Today (or yesterday, rather) marks the (ever-so morbid) 98th anniversary of the 1915 Armenian Genocide carried out by elements of the Ottoman military, in which millions were slaughtered on a long and merciless march that stretched from the eastern part of the Ottoman Empire to about Jordan. It was one of the biggest suckfests of the century. But there’s also the consistently overlooked event that occurred in tandem with this bloodbath: The Assyrian Genocide.
Between 270,000-750,000 Assyrian/Syriac Christians in the Ottoman Empire were butchered in Diyarbekir, Mardin, and other Christian villages of the time-the incident at Khoi, Iran being one of the nastiest incidents of it all-due to some syphilis-induced psychosis that collectively gripped the assholes behind the massacres. I forgot the reasons behind the whole thing, but I know this for a fact: this was a textbook example of ethnic cleansing; no matter what word you use to describe it, people were being straight-up exterminated with no quarter.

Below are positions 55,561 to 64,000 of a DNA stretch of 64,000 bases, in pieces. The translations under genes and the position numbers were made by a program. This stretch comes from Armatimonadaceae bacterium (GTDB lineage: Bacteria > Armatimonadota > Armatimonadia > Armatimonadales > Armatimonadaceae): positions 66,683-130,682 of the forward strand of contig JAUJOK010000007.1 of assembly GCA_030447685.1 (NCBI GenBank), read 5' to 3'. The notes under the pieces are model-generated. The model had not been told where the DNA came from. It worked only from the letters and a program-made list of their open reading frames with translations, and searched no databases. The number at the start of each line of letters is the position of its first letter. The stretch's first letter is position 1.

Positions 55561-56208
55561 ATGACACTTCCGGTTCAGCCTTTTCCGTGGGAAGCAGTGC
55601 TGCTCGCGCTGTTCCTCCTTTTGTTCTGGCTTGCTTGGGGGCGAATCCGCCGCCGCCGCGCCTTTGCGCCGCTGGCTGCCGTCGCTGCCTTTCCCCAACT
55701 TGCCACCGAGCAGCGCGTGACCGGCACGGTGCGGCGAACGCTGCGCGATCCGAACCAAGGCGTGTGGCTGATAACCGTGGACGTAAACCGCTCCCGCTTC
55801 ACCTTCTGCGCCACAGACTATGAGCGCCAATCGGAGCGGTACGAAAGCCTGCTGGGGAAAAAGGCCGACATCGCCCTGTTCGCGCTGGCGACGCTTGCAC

Now this isn’t to say that all Turks are bloodthirsty, Christian-hating fiends-I made a bunch of friends with the indigenous population on my visit to Turkey and I do hope to see them again. Naturally, I didn’t get into this issue with them, nor do I think I ever will lest the conversation deteriorate into an exchange of insults and fists. Nor is this an attempt to callously tell my Armenian friends to get the f*ck over themselves and move on-true, they did bear the brunt of casualties that horrid year, but they weren’t alone in this clusterf*ck of limbs, blades, and bullets.
The point of this article, again, isn’t to bash Turks for the bloodbath their great-grandparents were somehow involved in, nor is to call Armenians a bunch of immature and selfish brats. Rather, I’m writing this to commemorate the hundreds of thousands of Assyrians killed alongside the other victims of the genocide, and to try and somehow get more and more people to stop overlooking this hideous little detail when the keywords “1915” and “genocide” are brought to mind.